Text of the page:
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The years took all the fight out of Janie’s face. For a while she thought it was gone from her soul. No matter what Jody did, she said nothing. She had learned how to talk some and leave some. She was a rut in the road. Plenty of life beneath the surface but it was kept beaten down by the wheels. Sometimes she stuck out into the future, imagining her life different from what it was. But mostly she lived between her hat and her heels, with her emotional disturbances like shade patterns in the woods – come and gone with the sun. She got nothing from Jody except what money could guy, and she was giving away what she didn’t value. (7.1)
Janie’s loss of innocence results in a silencing of her voice. Her imagination – her projection of a better future – is the only thing that keeps her from growing incurably bitter and cynical. She does, however, see the marriage now for what it is – an economic system of exchange in which Joe gives her material goods that do not touch her emotionally, and she responds in kind.
Then one day she sat and watched the shadow of herself going about tending store and prostrating itself before Jody, while all the time she herself sat under a shady tree with the wind blowing through her hair and her clothes. Somebody near about making summertime out of lonesomeness.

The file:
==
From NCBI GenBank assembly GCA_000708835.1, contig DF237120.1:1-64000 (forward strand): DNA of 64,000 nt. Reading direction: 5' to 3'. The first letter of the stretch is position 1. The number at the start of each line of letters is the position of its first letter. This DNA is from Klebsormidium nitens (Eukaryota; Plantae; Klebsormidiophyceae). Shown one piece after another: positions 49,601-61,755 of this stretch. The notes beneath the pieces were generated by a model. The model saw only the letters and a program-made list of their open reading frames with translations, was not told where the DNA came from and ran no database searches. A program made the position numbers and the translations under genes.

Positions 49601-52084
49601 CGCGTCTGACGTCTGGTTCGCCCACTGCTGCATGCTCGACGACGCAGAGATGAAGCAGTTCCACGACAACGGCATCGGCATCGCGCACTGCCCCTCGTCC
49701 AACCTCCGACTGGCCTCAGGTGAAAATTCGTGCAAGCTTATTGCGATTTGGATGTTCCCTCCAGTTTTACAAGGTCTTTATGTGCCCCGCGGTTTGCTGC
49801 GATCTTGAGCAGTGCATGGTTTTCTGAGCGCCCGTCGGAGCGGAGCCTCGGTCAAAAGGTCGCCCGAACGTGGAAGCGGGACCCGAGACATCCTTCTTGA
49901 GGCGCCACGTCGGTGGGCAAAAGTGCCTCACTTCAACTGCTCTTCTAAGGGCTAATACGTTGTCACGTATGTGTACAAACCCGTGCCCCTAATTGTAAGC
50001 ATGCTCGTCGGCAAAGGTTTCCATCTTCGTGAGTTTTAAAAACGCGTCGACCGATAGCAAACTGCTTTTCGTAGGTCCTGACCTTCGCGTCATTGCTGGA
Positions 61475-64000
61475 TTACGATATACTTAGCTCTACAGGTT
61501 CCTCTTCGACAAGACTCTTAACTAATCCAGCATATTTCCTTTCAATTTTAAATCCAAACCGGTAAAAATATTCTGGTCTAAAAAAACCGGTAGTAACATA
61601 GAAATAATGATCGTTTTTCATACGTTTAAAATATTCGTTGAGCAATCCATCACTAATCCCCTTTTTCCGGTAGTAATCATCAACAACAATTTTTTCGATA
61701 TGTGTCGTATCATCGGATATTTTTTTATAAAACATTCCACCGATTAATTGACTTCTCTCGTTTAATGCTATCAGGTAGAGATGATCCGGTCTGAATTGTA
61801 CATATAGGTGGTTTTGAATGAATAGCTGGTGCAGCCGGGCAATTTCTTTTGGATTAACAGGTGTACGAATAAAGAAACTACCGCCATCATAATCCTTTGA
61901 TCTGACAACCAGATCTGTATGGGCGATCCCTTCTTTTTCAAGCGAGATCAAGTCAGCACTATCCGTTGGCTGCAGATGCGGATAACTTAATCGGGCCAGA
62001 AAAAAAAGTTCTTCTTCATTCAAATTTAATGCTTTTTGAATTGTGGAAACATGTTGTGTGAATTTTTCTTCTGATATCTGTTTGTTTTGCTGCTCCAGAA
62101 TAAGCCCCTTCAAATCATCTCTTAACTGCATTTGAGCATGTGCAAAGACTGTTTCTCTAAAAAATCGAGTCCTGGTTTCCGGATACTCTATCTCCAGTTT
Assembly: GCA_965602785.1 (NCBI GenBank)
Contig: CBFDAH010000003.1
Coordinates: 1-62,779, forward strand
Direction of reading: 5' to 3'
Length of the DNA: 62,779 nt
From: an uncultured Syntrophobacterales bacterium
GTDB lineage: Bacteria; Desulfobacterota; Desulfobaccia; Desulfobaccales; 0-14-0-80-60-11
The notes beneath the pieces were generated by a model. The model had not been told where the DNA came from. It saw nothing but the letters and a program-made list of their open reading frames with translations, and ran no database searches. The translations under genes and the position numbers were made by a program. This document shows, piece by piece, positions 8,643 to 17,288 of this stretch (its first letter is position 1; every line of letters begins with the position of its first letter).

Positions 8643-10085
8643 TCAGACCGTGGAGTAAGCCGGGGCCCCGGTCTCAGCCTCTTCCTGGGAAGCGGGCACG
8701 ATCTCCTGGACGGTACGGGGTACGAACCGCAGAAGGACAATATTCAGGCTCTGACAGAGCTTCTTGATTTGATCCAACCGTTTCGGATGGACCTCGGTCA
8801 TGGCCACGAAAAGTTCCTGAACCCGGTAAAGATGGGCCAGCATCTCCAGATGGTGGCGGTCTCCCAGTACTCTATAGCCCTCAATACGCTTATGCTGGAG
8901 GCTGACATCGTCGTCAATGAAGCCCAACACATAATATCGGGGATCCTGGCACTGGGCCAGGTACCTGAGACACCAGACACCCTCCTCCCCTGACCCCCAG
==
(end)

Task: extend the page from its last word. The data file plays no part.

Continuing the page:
This was the first time it happened, but after a while it got so common she ceased to be surprised. It was like a drug. In a way it was good because it reconciled her to things. She got so she received all things with the stolidness of the earth which soaks up urine and perfume with the same indifference. (7.5-6)
In the awful situation that Janie is living in, she seems to protect a degree of her innocence by imagining herself in nature and away from her husband and daily life. This seems to preserve some of her natural purity and innocence, which she later taps into during her marriage with Tea Cake.
[Janie]: "Maybe he ain’t nothin’," she cautioned herself, "but he is something in my mouth. He’s got tuh be else Ah ain’t got nothin’ tuh live for. Ah’ll lie and say he is. If Ah don’t, life won’t be nothin’ but uh store and uh house." (7.3)
Janie deludes herself into thinking that Joe still deserves her love because the alternative would mean being trapped in nothing but "uh store and uh house." Janie cannot imagine a life of such confinement, utterly stripped of meaning and purpose. In reality, Janie’s life is confined to a store, house, and a loveless marriage.